'Once the military starts to draw up plans for using nuclear weapons, then nuclear weapons could be used earlier in a crisis than otherwise.'
Pakistan's nuclear arsenal is growing at a faster rate than predicted, with a reliable report from the non-profit Federation of American Scientists putting the figure at about 150 warheads now.
In the FAS's Nuclear Notebook: Pakistani Nuclear Forces, 2018, the authors, Hans Kristensen and Robert Norris, suggest that this could mean the country is not only on target to have up to 250 warheads by 2025, but that its production of tactical nuclear weapons risked a quicker slide from conventional clashes to a nuclear war.
The report was put together using requests under the United States Freedom of Information Act and declassified documents. Dr Kristensen cautioned that the estimates came with considerable uncertainty, given that all the nuclear nations shrouded their programmes in secrecy.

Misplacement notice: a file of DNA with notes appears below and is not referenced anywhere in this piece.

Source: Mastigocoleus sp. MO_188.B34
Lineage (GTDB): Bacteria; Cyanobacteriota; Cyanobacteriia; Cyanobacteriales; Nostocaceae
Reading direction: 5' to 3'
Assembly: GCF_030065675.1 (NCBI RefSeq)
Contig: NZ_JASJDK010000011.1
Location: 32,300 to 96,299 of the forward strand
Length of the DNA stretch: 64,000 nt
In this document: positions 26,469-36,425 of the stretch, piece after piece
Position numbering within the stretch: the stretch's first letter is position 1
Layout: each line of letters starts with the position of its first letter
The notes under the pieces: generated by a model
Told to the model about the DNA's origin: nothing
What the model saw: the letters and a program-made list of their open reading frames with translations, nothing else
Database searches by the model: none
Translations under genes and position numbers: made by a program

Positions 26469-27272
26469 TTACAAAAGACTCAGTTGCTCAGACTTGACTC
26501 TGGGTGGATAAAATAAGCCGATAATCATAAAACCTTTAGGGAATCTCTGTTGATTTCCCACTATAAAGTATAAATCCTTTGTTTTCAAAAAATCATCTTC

Dr Kristensen, director, FAS Nuclear Information Project, has a resume steeped in analytical research including, early in his career, a long stint at Greenpeace, the environmental non-profit that, among other issues, also argues against reliance on nuclear power, saying it is ridden with problems and could also help spawn new nuclear powers.
"Once one side starts using nuclear weapons, all bets are off," Dr Hans Kristensen tells Rediff.com's senior US contributor P Rajendran.
|Countries||Number of warheads|
|Pakistan||140 to 150|
|India||130 to 140|
|North Korea||10 to 20|
* The Dong-Feng 21 is a single-warhead medium-range ballstic missile that can carry either nuclear or conventional armaments and which can go as far as 1,700 kilometres.
Production: Rajesh Alva/Rediff.com